The other week he told me about a scheme he has for passing mastery tests for a class he is taking. These tests are offered on computer and the students need to keep taking the tests until they have demonstrated “mastery” via a minimum score. My friend has found a way around the built in safeguards. He takes the test and marks each multiple choice question with an “a.” The computer then tells him what he got wrong and he takes the test again and marks all of those answers with a “b.” After repeating this procedure four times he has achieved a 100% score without reading any questions. Given the fact that I teach an undergraduate test and assessment class, and due to my many years working in early childhood I harbor a particular distrust for this kind of assessment, I had the best laugh I have experienced in years.

I enjoy talking with him, but let’s just say I am glad I am not his mother or his professor. The teacher in me wanted to suggest that he just read the questions and possibly learn something; however, he went on to confess that the only book he has read in the last four years was one he reluctantly read to combat boredom when he spent 2 days in jail. Somehow I didn’t think that my suggestion would be helpful.

Any parent or teacher finds this kind of story familiar. We all know people who will go to great lengths to avoid what they need to do to learn or even to get on with life. We have used familiar phrases like “quit complaining and get it done!” or “if you put half the effort into the task that you put into the avoidance of it you would be done by now.” My dad used to sum it all up in “girl, you’d cut off your nose to spite your face.” A phrase he used with me almost as often as “you’d lose your head if it weren’t attached.” I was an interesting, troubled child.

As a student I have assignments I do not want to do because I know at a gut level that they will not work with my learning style. I hate busy work; I hate papers written only to please the professor. When I am learning I create my own busy work and I learn best when I am allowed some choice in what to include in my writing or project. However, I am a mature (read: old) student and I buckle down and do the work, useless as it may be. I suppose this is why, as a teacher, I prefer to work with adult students to help them design a project that shows me what they have learned. It is a time consuming way to teach, but hopefully an effective method.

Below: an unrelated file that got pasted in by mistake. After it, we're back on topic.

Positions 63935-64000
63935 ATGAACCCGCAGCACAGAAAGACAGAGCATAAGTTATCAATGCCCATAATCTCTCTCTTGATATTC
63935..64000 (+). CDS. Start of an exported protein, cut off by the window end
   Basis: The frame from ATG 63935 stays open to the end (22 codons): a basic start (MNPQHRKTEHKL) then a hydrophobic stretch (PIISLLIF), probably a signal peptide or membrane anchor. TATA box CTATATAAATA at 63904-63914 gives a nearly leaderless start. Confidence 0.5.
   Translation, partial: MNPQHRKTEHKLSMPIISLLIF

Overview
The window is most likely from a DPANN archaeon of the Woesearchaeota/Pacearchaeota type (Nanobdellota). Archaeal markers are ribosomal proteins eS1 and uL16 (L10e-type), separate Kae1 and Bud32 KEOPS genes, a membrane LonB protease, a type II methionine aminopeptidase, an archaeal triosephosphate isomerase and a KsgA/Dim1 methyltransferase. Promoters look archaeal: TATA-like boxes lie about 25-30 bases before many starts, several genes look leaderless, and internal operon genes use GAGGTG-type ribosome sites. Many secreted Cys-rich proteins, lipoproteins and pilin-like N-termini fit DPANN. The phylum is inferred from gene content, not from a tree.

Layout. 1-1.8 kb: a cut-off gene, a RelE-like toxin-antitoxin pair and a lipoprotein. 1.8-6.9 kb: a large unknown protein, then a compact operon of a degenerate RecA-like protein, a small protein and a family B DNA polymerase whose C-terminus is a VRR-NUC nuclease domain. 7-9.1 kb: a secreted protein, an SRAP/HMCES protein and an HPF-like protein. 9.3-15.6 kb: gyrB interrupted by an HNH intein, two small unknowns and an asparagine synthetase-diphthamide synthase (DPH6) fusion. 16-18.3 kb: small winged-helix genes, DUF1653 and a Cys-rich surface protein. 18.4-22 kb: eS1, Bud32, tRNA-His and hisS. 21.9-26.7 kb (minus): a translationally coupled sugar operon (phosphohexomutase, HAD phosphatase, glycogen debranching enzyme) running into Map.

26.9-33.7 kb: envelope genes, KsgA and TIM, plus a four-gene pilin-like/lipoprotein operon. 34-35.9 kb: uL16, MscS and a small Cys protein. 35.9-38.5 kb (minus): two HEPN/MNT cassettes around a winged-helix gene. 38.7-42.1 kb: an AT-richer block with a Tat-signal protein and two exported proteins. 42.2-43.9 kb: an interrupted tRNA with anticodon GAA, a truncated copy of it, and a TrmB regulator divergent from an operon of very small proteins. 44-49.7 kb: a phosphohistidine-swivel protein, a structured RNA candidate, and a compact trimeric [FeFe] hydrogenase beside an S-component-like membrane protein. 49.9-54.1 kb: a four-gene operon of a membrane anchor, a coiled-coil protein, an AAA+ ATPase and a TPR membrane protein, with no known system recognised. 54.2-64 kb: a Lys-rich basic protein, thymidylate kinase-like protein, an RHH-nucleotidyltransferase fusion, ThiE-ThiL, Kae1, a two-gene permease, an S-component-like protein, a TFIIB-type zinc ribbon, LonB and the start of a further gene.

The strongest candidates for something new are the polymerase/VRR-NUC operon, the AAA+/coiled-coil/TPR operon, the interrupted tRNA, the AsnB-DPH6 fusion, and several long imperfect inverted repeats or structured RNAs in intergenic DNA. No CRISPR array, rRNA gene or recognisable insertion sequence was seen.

I have been thinking about the mastery quiz story and giggling over it for a week or so. The fact that it replays itself in my head suggests I have something to learn from it besides: don’t give mastery tests to students who really, really don’t like to read. Since my father assures me that I have a long history of “cutting off my nose to spite my face” I suspect I have aspects of this syndrome in my faith life. I can’t identify the issue quite yet; I am still mulling over it all in my head. However, I bet it has to do with some issue that I needlessly fight over and over; one of those “bang your head against the wall” situations. I am the rat in the maze that refuses to learn that I need to turn LEFT to get the cheese. I am just certain that I am RIGHT.

As a teacher I make mistakes all the time. As my Teacher, God never makes a mistake. The lessons He has for me are always what I need to learn about my faith and my relationship with Him. If I am struggling with an issue it is not because God has given me the wrong assignment. It is most likely because I am trying to beat the system, I am trying to get out of the lesson, I am complaining about the time and effort instead of just following His will or because I am certain that I am right.

If I could just stop struggling, complaining, insisting, whining and trying to wiggle out of things, then maybe I could manage to just be still and know that He is God.

Be still and know that I am God; I will be exalted among the nations, I will be exalted in the earth. Psalm 46:10

Taste and see that the LORD is good; blessed is the man who takes refuge in Him. Fear the LORD, you his saints, for those who fear Him lack nothing. The lions may grow weak and hungry, but those who seek the LORD lack no good thing. Come, my children, listen to me; I will teach you the fear of the LORD. Psalm 34:8-11